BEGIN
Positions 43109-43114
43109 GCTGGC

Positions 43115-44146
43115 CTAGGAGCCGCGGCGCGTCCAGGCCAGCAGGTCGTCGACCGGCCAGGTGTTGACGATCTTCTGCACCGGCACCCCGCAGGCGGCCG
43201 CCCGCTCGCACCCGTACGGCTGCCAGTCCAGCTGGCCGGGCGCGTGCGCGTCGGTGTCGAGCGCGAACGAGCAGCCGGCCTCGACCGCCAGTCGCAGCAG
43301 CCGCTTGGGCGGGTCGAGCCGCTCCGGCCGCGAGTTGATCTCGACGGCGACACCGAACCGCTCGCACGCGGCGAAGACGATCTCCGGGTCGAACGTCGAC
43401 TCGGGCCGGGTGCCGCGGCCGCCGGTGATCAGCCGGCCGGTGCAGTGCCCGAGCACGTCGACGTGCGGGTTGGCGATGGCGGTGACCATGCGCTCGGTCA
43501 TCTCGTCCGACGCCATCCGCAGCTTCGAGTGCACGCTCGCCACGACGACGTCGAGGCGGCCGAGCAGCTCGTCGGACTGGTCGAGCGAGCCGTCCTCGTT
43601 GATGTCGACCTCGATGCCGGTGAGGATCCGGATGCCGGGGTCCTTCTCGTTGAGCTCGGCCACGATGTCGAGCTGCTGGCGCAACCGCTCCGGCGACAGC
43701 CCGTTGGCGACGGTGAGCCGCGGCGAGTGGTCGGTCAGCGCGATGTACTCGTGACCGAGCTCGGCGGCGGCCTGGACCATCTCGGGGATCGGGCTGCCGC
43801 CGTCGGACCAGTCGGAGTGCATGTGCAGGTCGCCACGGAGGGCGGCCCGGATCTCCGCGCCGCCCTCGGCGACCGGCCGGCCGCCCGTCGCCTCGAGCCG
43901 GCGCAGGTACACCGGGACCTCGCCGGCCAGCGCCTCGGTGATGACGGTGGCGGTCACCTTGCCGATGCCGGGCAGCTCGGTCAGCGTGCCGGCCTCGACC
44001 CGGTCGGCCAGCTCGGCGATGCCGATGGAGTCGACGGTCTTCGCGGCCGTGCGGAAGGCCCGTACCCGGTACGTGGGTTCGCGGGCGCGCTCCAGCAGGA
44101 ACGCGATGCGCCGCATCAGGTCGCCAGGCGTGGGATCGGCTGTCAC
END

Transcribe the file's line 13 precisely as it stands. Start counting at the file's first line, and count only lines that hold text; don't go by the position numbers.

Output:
44001 CGGTCGGCCAGCTCGGCGATGCCGATGGAGTCGACGGTCTTCGCGGCCGTGCGGAAGGCCCGTACCCGGTACGTGGGTTCGCGGGCGCGCTCCAGCAGGA